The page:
The like count and comment count will show the activity in the community.
Popsters will find the most popular posts — by like count, comment count or engagement rate. These data will help to understand what subjects work best for the competitor, so you could develop your own Social media strategy.
It is also important to the Social Media competitive analysis also to analyze text length, posting time and day of the week and dozens of other parameters.
Fill the obtained data for each competitor in the competitor analysis table.
Analyzing Competitor Websites and Traffic
Find out how actively your competitors use social media to get traffic to their website. In order to do that, use SimilarWeb. The tool will determine sources of visits to the website, including search engines.
For example, most of the visitors of the website of Dunkin' Donuts from Social networks come from Facebook and YouTube.
Competitor Ads analysis
Look at your competitors’ targeted ads:
For Facebook, go to the company’s page and find Info and ads in the left menu. You will see all the ad posts and Instagram Stories launched under that page’s name.
Use parsing (for example, TargetHunter) to find competitors’ promo posts published on VK. Tools find hidden posts (those not published on community walls) by id.
Competitors’ ad units can be seen in Publer.pro — enter the website’s URL in the search box and the tool will find all ads leading to that page.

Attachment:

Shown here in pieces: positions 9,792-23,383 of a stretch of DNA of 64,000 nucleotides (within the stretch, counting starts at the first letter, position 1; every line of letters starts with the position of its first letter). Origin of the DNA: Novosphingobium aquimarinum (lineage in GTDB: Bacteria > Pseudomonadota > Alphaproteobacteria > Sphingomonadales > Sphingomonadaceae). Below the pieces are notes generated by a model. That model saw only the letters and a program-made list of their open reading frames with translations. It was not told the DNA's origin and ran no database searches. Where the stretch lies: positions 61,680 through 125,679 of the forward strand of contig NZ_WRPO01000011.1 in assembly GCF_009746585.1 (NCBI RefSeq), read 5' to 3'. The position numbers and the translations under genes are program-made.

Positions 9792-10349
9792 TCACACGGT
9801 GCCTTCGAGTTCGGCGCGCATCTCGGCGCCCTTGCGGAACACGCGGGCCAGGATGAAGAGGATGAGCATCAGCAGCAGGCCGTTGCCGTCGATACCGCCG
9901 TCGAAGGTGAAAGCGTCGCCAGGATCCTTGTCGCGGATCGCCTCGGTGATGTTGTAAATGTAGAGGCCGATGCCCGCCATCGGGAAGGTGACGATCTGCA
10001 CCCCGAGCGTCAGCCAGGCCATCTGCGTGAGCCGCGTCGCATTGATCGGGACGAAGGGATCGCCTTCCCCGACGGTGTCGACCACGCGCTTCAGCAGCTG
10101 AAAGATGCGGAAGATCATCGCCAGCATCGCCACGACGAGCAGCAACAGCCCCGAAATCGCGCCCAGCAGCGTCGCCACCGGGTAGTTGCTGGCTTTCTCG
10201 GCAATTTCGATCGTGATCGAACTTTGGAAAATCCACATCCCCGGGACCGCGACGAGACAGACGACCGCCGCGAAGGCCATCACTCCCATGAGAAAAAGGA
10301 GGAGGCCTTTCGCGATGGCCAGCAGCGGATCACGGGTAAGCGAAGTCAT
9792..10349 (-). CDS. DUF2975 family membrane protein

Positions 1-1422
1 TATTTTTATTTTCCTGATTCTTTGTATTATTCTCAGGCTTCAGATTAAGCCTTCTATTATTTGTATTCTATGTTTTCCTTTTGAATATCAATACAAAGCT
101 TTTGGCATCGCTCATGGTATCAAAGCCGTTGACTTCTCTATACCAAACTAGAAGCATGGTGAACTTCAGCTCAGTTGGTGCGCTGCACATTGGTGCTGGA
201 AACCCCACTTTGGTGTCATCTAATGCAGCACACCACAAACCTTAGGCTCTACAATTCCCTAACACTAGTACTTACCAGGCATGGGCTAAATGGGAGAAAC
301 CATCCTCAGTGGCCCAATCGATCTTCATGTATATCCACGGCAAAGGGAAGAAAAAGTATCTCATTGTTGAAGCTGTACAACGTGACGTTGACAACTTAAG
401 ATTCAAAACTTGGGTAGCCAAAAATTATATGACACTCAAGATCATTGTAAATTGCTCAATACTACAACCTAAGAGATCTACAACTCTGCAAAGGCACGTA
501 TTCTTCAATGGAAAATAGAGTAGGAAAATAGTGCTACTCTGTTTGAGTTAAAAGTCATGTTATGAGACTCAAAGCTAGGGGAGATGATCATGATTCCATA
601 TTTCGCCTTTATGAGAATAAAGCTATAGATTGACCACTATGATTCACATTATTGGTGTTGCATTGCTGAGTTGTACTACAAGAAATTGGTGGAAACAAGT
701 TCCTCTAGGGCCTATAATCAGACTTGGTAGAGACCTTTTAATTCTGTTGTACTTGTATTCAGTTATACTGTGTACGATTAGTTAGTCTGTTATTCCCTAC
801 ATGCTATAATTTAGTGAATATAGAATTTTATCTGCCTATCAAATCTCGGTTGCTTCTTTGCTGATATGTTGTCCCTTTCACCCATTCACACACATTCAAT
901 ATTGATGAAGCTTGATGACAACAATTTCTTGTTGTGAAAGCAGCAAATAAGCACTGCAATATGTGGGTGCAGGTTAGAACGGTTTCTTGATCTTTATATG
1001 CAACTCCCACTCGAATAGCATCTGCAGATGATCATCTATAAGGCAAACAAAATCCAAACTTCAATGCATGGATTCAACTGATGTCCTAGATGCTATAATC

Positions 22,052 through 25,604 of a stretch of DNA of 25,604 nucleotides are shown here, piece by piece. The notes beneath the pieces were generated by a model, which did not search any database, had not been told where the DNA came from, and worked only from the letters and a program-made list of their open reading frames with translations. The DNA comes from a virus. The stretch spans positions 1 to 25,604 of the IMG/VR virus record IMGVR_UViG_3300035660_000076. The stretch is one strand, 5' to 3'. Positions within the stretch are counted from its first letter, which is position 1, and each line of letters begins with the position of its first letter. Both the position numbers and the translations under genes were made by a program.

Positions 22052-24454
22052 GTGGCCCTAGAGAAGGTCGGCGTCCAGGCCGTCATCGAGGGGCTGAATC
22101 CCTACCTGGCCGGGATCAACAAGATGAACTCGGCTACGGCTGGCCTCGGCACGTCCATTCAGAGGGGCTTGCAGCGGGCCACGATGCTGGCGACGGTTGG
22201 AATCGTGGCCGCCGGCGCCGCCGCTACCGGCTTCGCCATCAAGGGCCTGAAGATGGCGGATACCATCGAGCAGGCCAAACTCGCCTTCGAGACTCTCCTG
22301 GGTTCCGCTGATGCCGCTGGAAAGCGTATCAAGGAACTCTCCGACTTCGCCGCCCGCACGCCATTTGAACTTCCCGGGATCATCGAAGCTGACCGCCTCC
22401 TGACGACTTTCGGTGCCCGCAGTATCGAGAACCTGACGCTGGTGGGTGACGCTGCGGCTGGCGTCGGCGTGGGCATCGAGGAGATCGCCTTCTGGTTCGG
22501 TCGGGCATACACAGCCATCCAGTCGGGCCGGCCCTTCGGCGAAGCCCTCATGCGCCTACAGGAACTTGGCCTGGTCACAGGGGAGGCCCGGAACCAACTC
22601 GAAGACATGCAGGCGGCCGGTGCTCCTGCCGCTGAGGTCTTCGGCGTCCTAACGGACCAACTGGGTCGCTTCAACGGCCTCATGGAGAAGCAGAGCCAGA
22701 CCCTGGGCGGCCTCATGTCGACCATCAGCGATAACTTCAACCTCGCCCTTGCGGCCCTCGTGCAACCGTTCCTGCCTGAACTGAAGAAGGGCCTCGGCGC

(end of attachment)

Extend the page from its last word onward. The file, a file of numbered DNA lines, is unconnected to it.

Here you will also find ads on VK groups, together with the dates of placement and the ad post, even if it is already deleted.
If a competitor works with Instagram bloggers, you will find the posts in the competitor account’s mentions. However, this way doesn’t allow tracking ads in Stories.
Analyze communication with the audience: possible ways of communication, reply time and usefulness.
Check and analyze all the competitor’s channels of communication on social media:
- Chat bots and private messages.
- Replies to comments.
- Replies in Fb Discussions (if turned on).
- Replies to brand mentions outside its own pages (e.g., in private user accounts).
To track competitor’s mentions on user pages (this is very important for Social Media competitive analysis.), use monitoring tools: Brand24, Social Mention, etc., based on your budget.
Analyzing Communication Tone
Tone is the company’s style of communication, the brand’s language. To assess the competitor’s communication tone, answer several questions:
- Is the way to address a user formal or informal?
- Does the brand speak to a client in parental manner (teaching, warning), adult manner (as an equal, with humor) or childishly (infantilely, playfully)?
- Do they use humor? What are the subjects of the brand’s jokes?
- Does the brand communicate in the same way on different platforms or the communication differs between social media?
Having collected the material, fill in the table based on our template. Note the competitors’ strengths and weaknesses, i.e. do a simple SWOT analysis.
This information, combined with the analytical data with using Social Media content analytics tool, will provide a better insight of the competitive environment.
Now derive ideas and approaches you could use for your community.